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Branching Out: Defining Residential Colleges

All PostsNewsBranching Out: Defining Residential Colleges

story Yonatan Gazit

Yale-NUS Rectors
Yale-NUS Rectors: Sarah Weiss, Brian McAdoo and Derek Heng. (Alyson Rozells, Public Affairs, Yale-NUS College)

January 1, 2015 marked six months since Sarah Weiss’s long wait began. Hired in April last year, she had been looking forward to what would possibly be the best job ever” for her. “I love the idea of being around so many interesting minds and having the opportunity to help shape their college experience,” she said. At the start of the new year, Mrs. Weiss became Rector of Saga College.

The Rector’s office supports the student community, by hosting and funding events and promoting student well-being. During YaleNUS’s first year-and-a-half, the Rector’s office consisted of a single Rector, Vice-Rector, and Executive. According to Elm College Rector Brian McAdoo, the Rector’s office is now changing to accommodate three Rectors, Vice-Rectors, and Executives, one for each Residential College: Saga, Elm, and Cendana.

Mrs. Weiss’s promotion marks an important step in this ongoing process, said Mr. McAdoo. Professor Derek Heng is expected to officially become Cendana College’s Rector on July 1 this year according to the Yale-NUS Newsroom. As the separation occurs alongside the school’s growth, students and faculty have raised concerns and hopes for the school’s future.

Parag Bhatnagar ’17 says there was little distinction between Residential Colleges during Yale-NUS’s inaugural year. During their orientation, the class of 2017 went to Yale University for three weeks, but during the class of 2018’s orientation each RC went to a different part of Southeast Asia.

Mrs. Weiss said this was deliberate, as the Rector’s office wanted to start distinguishing RCs in anticipation of moving to the new campus, where each RC will have its own building and dining hall. Bhatnagar acknowledged the eventual need to separate Yale-NUS into RCs, yet, “I don’t really see … it being a necessarily good thing for the first two batches, since there aren’t that many of us,” he said.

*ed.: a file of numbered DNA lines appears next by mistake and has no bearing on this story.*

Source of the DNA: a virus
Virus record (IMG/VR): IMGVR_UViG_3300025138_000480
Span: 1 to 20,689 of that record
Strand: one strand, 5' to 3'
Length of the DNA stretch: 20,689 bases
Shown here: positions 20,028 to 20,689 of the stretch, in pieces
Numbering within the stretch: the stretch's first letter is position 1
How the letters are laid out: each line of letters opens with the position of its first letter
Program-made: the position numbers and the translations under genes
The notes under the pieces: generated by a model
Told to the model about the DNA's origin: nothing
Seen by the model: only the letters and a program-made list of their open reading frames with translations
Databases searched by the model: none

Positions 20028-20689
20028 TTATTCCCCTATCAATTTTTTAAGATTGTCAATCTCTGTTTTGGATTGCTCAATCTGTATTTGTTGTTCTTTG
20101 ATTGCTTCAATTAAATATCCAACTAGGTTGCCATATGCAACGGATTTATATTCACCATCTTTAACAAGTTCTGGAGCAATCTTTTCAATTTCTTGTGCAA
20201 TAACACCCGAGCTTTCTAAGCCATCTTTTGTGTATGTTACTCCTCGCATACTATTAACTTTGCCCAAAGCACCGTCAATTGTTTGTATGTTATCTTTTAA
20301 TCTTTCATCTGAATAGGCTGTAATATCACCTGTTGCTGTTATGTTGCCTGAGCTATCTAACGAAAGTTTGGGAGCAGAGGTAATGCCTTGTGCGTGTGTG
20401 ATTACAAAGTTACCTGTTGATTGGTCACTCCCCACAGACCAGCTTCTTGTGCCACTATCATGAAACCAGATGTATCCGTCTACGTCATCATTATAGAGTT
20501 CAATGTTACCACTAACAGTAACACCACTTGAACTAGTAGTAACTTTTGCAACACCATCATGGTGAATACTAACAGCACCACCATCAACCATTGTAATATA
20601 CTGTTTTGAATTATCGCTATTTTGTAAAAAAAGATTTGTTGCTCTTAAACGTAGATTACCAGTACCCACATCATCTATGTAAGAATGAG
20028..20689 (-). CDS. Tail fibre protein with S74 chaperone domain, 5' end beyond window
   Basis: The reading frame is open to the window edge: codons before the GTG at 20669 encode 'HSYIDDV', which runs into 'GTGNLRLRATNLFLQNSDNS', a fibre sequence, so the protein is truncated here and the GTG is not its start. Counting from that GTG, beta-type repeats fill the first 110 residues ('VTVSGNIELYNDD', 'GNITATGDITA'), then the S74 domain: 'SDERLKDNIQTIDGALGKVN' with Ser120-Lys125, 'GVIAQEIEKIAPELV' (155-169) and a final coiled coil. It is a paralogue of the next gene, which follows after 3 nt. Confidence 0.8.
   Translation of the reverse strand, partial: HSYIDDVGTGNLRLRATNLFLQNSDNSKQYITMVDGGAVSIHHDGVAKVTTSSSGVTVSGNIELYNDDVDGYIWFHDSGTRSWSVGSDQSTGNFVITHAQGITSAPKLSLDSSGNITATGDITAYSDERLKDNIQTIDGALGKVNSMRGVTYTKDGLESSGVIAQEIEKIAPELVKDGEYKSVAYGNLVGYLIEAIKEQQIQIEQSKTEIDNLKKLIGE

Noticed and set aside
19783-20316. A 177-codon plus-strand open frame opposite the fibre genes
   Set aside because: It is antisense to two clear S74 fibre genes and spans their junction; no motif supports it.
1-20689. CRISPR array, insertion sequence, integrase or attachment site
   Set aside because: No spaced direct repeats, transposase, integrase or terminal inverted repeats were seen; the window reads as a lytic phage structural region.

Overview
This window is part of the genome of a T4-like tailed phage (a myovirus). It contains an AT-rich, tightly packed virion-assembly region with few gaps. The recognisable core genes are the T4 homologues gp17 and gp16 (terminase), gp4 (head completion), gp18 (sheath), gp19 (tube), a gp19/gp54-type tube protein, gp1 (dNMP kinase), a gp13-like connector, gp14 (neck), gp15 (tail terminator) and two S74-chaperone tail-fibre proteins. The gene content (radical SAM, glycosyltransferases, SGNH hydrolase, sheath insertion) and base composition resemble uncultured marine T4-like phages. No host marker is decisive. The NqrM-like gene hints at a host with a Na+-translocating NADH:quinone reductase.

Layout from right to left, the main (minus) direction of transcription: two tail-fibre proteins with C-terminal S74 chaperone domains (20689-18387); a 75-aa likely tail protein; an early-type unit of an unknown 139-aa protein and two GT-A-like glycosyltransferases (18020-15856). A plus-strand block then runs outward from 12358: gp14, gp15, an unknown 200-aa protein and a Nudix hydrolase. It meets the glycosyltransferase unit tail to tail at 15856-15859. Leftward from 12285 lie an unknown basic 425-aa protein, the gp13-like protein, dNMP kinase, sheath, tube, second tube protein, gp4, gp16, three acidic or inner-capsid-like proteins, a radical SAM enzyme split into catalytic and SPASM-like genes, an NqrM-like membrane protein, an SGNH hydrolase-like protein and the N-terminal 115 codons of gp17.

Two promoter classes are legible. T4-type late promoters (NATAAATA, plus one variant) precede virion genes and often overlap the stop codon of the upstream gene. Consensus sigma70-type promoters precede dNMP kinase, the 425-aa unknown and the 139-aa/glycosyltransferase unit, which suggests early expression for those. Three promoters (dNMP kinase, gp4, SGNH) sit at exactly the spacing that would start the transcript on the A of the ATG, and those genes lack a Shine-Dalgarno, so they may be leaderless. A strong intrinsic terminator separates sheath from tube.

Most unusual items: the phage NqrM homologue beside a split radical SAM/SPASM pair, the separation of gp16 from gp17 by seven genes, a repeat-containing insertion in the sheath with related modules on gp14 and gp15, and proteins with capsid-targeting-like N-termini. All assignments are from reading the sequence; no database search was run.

The physical growth of the student body also plays a role, since it now occupies eight stories of the RC4 building, as opposed to just four last year. Both Bhatnagar and Mr. McAdoo pointed out that last year every student knew each other by name, but with the addition of the 170 students from Class of 2018 this has changed. “As the college continues to grow, this necessitates the college breaking down into [residential] colleges,” Mr. McAdoo said.

The delayed move to the new campus, however, has hindered the full development of ‘Rectorships’. Partly due to space constraints in the current campus, separate rooms for each Rector will only be available in the new campus.

Before each College gets its own building and Rector’s Office, there is “the need to develop not just a college identity and culture, but also the associations and notions of who we are as individual colleges,” Mr. Heng wrote in an email. Nevertheless, the Rectors hope a cooperative environment will develop between the Residential Colleges.

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